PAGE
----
Today’s task is to clean out and make ready to have the carpet replaced. The bedroom is easy. Just a few pieces of furniture to move out. As I stand and look at the closet, I think seriously about whether I really care about new carpet in here. I’m kind of fond of the dirty 90’s look. No one but me is going to see it. I could just keep the door closed.
Digging through a closet like this is like digging through your life. You keep things. There’s no good reason or rationale or explanation for some of what you keep. You just can’t bring yourself to throw it away.
In the corner on the floor is an old briefcase of mine. Inside are all the papers from when we built this house. Receipts. Lumber orders. Brochures with the windows we picked out. Notes and drawings on changes we made. A door here instead of a window. A kitchen island instead of a sink against the wall. I can tell you where we bought the shingles. The name of the mason I hired to build our fireplace. How many electrical outlets we have in the house. Every detail is in that briefcase.
Up on the shelf there is a box with baby stuff in it from when Beth was a baby. A camera tripod. A ball glove with a softball in it from Church league days. A shoeshine box with little tins of Kiwi shoe polish and two brushes. A handmade wool poncho from Mexico that was a gift from friends in Linda Vista.
Way back in the corner is a nasty pair of tennis shoes I wore years ago while cutting the grass or doing chores out in the yard. I didn’t’ even know I still had them.
I found two rifle bullets. A couple of hand weights that I never use. Leather belts that are split and worn out. I’m sure I thought I could find some way to use them one day. An old knee brace. The spare keys to my ’71 Chevelle. A Timex wristwatch I wore when I was probably 19.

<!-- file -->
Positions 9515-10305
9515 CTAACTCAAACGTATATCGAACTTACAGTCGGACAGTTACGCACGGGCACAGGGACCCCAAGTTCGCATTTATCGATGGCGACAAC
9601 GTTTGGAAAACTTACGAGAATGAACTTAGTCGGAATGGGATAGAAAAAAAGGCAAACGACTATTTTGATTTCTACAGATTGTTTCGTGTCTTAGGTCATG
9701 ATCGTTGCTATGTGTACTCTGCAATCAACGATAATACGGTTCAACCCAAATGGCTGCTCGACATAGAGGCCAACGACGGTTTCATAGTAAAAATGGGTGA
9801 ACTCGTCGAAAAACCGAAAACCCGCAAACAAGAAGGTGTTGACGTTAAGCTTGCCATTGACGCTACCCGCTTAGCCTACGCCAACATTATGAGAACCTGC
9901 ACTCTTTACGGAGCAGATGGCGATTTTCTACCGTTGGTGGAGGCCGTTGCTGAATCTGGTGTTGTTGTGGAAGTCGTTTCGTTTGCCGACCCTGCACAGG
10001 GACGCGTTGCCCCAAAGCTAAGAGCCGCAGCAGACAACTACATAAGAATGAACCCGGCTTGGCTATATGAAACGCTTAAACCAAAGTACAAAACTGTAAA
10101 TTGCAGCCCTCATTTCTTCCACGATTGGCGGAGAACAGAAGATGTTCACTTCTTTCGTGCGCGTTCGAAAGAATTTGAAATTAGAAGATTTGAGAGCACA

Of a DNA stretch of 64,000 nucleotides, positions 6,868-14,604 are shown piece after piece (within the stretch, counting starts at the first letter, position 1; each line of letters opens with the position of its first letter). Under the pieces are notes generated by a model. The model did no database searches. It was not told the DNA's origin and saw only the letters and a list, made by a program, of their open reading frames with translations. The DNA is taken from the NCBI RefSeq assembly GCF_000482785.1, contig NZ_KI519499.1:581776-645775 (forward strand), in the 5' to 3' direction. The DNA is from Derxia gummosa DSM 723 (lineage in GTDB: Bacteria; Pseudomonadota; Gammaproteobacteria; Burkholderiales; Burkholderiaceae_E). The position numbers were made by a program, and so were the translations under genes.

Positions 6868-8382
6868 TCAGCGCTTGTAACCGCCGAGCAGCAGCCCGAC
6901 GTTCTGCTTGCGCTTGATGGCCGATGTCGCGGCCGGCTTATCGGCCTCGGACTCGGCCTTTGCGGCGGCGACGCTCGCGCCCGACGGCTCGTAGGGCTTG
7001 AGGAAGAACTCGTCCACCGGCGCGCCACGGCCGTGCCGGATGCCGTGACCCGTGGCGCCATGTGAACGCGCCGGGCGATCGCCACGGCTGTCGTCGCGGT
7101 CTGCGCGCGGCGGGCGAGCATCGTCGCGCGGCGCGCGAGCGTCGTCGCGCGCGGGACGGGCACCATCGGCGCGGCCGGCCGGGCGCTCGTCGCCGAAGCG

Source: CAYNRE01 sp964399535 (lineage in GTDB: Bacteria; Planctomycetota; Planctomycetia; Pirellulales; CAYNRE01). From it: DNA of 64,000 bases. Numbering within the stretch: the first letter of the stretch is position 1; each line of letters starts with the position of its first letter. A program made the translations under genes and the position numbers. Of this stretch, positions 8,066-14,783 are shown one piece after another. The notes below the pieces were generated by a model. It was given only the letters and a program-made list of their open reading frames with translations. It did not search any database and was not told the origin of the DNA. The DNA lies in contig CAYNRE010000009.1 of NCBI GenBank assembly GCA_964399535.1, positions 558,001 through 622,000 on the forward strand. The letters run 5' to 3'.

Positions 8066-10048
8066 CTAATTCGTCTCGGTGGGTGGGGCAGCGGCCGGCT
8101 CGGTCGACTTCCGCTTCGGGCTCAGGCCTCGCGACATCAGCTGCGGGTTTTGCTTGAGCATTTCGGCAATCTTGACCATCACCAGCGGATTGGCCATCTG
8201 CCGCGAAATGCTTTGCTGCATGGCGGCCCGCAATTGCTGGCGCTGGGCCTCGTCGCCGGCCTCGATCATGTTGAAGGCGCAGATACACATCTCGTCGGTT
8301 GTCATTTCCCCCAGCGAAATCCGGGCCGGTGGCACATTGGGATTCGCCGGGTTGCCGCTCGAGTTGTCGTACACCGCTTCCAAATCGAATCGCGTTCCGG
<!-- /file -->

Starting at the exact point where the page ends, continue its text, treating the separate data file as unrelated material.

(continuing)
Everything in here is like a miniature snapshot of how I have spent my life. Bits and pieces of my years scattered and stored and forgotten. Though not all is forgotten. I had to tuck Beth’s wedding dress up and out of the way. Most of her jewelry stills sits on the shelf where she left it. Some of her life is still here, and I’m okay with that for now. Another day, right?
By the time I got done I had filled two 30-gallon trash cans with all the not-so-special things we had kept. I boxed and repacked some things. Most of what I kept had to be moved out to another room temporarily. The carpet was actually in good condition up against the walls under the racks. I vacuumed dust and found pennies. I made room on the high rods for shirts off the low rods.
I was amazed at how fast the carpet crew worked. They cut and ripped and swept and laid down the new. Two rooms and this closet went in about three hours.
When they were gone, I got the other two rooms in order first. I wanted to save the closet for last. I stood in the doorway. It had been over twenty years since I’d seen it so empty. So neat. So, you know, roomy.
I leaned against the door frame and smiled. “What am I going to do with all this space?”